The Glass Menagerie Questions and Answers
by Tennessee Williams

The Glass Menagerie book cover
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Does the glass menagerie represent the same thing throughout the play, or does the meaning change?

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M.P. Ossa, M.A. eNotes educator | Certified Educator

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I think it slightly changes in sentimental meaning, but not allegorically speaking. It continuously means fragility, clarity, and vulnerability. When Jim accidentally breaks the glass (a symbol of a broken heart, and a break in boundaries), Laura seems to realize the reality of her life. Maybe she even learns to accept her reality of being a woman whose life has been wasted hiding beneath the fragile shield of her glass menagerie. However, I do not see the symbol of the glass, itself, changing in any way-just the way Laura looks at it, and feels about it.

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Interesting discussion, because I came to a different conclusion about the glass menagerie and the meaning of the unicorn's horn being broken. I actually thought indicated the way that Laura was being drawn into the world. At this stage of course it looks as if Jim is interested in Laura, and we know that of all of her menagerie, it is the unicorn that Laura most identifies with. When the horn breaks and it is, in Laura's words, just like every other horse, it symbolises the potential of Jim to lead Laura into the world where she can be like everyone else. However, when it is clear that Jim is engaged and will not marry Laura, the gift of the unicorn to him symbolises Laura's final retreat from the world without hope of return.

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Karen P.L. Hardison eNotes educator | Certified Educator

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In addition to the above comments, the glass menagerie is a complex symbol. Not only does it symbolize Laura and the inner change Laura's evening with Jim precipitates, it also represents Amanda's belief about her children and her attempt to keep them together and her hopes for their future prospects. Though it may be that Amanda tells her stories of her past life out of regret and self-aggrandizement, it may also be that she tells her stories to try to show her children how to focus on an effort to gain themselves their own future prospects. When Tom plays the role of the bull in the china shop and damages the glass menagerie, he represents the damage to Amanda's effort to help her children though she has limited resources. In the end, Amanda's children do find prospects for themselves rising as it were like the Phoenix from the shards of the broken magical unicorn, but the cost to Amanda is the loss of the unicorn, the loss of the ideal of what she dreamed for her children.

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Susan Hurn eNotes educator | Certified Educator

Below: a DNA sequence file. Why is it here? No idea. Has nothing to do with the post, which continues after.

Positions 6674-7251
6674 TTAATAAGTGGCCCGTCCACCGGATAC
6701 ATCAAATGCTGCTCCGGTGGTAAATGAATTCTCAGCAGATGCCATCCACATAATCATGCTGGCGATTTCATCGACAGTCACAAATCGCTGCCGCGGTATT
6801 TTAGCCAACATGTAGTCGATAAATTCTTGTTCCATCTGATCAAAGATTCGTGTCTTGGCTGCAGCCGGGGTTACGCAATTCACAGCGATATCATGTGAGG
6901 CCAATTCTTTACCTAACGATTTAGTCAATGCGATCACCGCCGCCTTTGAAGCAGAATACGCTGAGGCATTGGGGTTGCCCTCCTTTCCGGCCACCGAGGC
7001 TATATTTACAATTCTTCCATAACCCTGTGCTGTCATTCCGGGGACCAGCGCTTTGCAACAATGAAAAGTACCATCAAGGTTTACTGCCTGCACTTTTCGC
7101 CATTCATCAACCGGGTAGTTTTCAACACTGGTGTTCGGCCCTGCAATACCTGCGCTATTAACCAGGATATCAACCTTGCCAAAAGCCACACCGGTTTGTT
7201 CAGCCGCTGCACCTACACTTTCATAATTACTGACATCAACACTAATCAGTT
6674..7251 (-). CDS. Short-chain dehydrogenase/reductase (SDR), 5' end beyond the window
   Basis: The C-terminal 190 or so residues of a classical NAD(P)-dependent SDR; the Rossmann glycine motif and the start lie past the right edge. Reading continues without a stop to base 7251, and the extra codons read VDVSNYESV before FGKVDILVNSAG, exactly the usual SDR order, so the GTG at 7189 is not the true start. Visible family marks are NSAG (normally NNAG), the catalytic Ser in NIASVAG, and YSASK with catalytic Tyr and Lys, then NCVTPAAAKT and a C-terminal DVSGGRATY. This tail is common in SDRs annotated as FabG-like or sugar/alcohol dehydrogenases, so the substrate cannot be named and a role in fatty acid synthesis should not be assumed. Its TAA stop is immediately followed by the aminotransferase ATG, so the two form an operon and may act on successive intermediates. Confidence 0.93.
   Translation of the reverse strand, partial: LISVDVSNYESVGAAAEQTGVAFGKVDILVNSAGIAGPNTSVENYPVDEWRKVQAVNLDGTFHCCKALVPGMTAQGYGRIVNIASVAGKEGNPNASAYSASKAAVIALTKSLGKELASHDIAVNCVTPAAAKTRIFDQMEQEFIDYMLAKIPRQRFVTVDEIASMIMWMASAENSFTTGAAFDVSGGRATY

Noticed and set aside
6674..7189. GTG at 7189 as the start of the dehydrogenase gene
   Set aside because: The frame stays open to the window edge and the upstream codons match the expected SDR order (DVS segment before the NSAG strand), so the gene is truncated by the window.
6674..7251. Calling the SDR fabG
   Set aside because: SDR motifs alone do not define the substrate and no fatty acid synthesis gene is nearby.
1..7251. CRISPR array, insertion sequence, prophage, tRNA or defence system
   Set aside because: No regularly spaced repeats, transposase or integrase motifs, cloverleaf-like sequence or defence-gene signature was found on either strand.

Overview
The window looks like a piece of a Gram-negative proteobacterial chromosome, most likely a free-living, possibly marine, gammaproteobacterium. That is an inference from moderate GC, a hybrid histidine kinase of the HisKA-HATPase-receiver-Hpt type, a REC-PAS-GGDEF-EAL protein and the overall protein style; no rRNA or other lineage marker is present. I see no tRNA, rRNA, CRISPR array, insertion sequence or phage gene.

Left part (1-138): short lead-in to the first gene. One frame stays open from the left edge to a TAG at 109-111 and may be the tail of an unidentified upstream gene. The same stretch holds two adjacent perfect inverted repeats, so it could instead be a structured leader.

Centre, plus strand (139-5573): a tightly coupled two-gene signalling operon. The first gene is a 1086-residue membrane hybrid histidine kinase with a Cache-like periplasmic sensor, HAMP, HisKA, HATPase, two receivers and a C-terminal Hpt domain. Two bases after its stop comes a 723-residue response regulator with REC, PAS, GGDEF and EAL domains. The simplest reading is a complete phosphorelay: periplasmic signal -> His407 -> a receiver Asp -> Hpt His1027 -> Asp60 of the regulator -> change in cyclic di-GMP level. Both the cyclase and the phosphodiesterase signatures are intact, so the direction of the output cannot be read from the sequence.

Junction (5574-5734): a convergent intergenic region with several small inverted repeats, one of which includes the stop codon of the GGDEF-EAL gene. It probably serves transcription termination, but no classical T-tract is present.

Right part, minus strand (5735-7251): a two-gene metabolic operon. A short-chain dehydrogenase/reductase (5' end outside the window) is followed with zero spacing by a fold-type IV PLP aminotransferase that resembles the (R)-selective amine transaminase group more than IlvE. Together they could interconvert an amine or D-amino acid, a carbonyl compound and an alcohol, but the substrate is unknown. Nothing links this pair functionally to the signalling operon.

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Another symbol in the play that remains constant is the record player and collection of records. These belonged to the father who has deserted the family. At times of great stress, Laura runs to the record player. It is an escape for her, as is her glass collection, but it takes on a special connotation. Perhaps Laura is retreating into a time of greater safety, before her father went away.

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While the glass animals remain symbolic throughout the play, as does the fire escape which is the "bridge" between illusion and reality, and the portrait of the father as symbol of escape, there are other symbols that appear and disappear in "The Glass Menagerie," which is described by Tom as narrator as "a memory play."  For instance, with the appearance of Jim comes the symbolic name "Blue Roses" which he recalls.  This name symbolizes Laura's unusual allure.  This also is significant in that it recalls Tennessee Williams sister, Rose, on whose character Laura is modeled.

Religious/spiritual symbolism is also present in last scenes. Laura is dressed in...

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nextlevelapparatussauce | Student

woooooooow 
you guys are awesome!

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eribogado | Student

the glass menagerie represents Laura's fragility and odditty. she is immerse in her own world where she escapes from reality. the unicorn represents Laura's uniqueness but when it breaks it represents a change in Laura´s life, now she is not going to be an unicorn in a world of horses anymore, that´s why I think that the meaning of the glass menagerie symbolism changes at the end of the story.

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epollock | Student

That's a good question. I think if it changed, then it would lead into something more allegorical as opposed to symbolizing one concrete object.

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